Liveblogging World War II: July 14, 1943
Ta-Hehisi Coates: On The Killing Of Trayvon Martin By George Zimmerman

Elizabeth Anderson: Tom Paine and Social Insurance: Bastille Day Weblogging

Elizabeth Anderson on Gracchus Babeuf:

Suppose one grants all these claims. Nevertheless, if one person, through sheer hard work, produces as much as four others performing identical labor, would he not deserve four times the pay? At this point, where a claim to unequal desert is virtually impossible to deny, Babeuf resorted to a pure egalitarian claim. Such people disturb the social equilibrium in claiming more than others. “Even a man who shows that he can do the work of four, and who consequently demands the wages of four, will still be an enemy of society . . . . we should curb a man of this type and drive him out as if he had the plague.” Alternatively, society should “reduce him to a state whereby he can do the work of only one man, so that he will be able to demand the recompense of only one man.”

This is the only case I know in the history of egalitarianism in which an egalitarian embraced the nightmare Harrison Bergeron scenario, in which equality is enforced by handicapping those with higher motivation or natural endowments.24 Such a policy makes no sense from a social contract perspective. No rational person would consent to a regime that barred them from exercising their superior talents. Nor would the less talented consent to such a regime, given the superior possibility of arranging social institutions so that people’s exercise of productive talents and efforts redound to everyone’s advantage.25 Babeuf drew his monstrous conclusion from a commitment to luck egalitarianism, the view that no one should be worse off than anyone else due to bad luck. “It is necessary to bind together everyone’s lot; to render the lot of each member of the association independent of chance, and of happy or unfavorable circumstance.” To my knowledge, this is the first assertion of luck egalitarianism in the history of politics. For Babeuf, the only way to ensure that risks of bad luck were equally shared was to share all goods and labor under a central administration, and to endure a radical leveling down of talents and motivations.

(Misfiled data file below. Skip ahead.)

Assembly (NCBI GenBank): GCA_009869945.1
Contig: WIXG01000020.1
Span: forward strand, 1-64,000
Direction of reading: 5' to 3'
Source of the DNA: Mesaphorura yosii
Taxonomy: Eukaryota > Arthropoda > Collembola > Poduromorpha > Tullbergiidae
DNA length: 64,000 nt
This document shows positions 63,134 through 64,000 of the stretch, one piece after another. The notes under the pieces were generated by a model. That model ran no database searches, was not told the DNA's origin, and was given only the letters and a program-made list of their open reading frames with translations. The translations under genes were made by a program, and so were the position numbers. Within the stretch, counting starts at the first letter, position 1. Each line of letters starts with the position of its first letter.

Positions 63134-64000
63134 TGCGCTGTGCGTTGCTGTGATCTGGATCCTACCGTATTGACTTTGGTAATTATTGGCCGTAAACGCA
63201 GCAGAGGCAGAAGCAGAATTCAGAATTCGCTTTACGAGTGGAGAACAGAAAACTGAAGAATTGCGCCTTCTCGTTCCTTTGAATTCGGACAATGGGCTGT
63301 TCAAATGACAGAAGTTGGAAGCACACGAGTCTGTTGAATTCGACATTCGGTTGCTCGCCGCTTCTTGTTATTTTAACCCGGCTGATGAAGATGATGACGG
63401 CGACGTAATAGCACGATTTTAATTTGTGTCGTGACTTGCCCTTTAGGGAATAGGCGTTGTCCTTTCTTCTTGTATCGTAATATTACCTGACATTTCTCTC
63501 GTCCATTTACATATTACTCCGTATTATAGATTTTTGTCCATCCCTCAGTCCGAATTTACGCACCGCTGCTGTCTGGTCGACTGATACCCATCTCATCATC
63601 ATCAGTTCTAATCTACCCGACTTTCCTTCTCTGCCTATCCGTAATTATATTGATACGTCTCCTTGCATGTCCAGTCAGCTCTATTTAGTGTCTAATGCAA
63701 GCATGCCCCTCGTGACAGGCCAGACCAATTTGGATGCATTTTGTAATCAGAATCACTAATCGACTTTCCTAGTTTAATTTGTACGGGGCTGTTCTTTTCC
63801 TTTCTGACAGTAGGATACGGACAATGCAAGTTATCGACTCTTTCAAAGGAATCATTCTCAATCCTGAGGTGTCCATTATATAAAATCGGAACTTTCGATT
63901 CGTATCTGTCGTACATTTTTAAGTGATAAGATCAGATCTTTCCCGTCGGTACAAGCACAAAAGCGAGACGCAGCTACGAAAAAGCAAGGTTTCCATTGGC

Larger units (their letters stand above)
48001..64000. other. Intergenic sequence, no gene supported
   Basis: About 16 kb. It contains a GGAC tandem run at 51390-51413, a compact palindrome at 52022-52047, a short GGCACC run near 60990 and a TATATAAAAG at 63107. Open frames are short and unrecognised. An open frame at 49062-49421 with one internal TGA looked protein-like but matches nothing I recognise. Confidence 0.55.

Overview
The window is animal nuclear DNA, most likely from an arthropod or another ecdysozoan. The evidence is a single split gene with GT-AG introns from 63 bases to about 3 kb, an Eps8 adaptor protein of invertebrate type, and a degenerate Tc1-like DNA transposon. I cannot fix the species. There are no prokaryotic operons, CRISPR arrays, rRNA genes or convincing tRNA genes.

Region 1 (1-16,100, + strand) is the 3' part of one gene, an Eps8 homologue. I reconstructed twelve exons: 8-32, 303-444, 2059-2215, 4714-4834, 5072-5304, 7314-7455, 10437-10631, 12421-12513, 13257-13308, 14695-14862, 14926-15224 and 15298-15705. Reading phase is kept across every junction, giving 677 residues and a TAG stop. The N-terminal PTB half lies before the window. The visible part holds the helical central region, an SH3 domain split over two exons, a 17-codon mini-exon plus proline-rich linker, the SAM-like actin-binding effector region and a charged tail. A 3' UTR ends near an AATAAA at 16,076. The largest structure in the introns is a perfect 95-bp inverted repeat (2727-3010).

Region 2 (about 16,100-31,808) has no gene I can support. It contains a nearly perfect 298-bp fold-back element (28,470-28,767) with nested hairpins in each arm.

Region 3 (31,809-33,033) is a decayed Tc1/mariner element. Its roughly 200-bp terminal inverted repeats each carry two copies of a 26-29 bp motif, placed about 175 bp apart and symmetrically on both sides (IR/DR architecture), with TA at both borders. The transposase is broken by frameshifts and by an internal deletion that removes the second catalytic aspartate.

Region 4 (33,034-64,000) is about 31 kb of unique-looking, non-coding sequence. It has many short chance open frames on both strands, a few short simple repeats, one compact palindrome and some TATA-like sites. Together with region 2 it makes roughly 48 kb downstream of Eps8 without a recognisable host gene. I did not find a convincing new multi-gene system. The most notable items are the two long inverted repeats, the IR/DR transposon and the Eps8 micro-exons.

Elizabeth Anderson on Tom Paine's Agrarian Justice:

Poor Law reasoning supposed that poverty was due to either natural causes (illness, disability, orphanage, old age) or moral vice (idleness, drunkenness, and so forth). This was not true. Big landowners were idle, and many were drunken, ill, disabled, orphaned, or old, but these conditions did not make them poor. As Paine’s contemporary Nicolas Condorcet argued, the fundamental reason why some were poor and others not was neither vice nor nature but property inequality. The risk of poverty lay perpetually over the heads of those who had no external property but relied on labor alone for their subsistence. Once their family’s capacity to labor gave out (or, as later observers noted, once market shocks or recessions created involuntary unemployment), they would lose their only source of income and fall into poverty. A second reason for poverty applied to the able-bodied working poor: lack of education and tools limited their capacity to earn high enough wages to escape poverty even if they were steadily employed. In short, the fundamental causes of poverty were exposure to the risk of job loss or of the capacity to work, and a lack of human and financial capital.

Once the problem of poverty was conceived in those terms, the solution was evident. To cope with the risk of earnings loss, institute an insurance scheme whereby families pool their risks of illness, disability, unemployment, death of a family wage earner, and outliving the capacity to work. To overcome the low wages of the working poor, institute a system of grants for young adults so that they could augment their productivity with further education or tools.

Condorcet had no time to show how these institutions could be implemented or made consistent with property rights. He wrote up his ideas in a few pages of his last book, while hiding from arrest ordered by the Jacobin-led Convention. Shortly after completing it, he was captured and died of mysterious causes on his first night in prison.

Paine had the same idea as Condorcet, and was also imprisoned by the Jacobins for being allied with the Girondists. By a stroke of good luck, he escaped execution due to an oversight by prison officials. Robespierre was executed shortly thereafter, the Terror ended, and Paine won his release on the strength of his claim to American citizenship. This gave him the freedom to propose the outlines of a system of social insurance, calculating costs and revenues using English data to demonstrate its feasibility. More importantly, Paine showed how poverty was unjust and hence why workers were entitled to a system that would enable them to avoid poverty.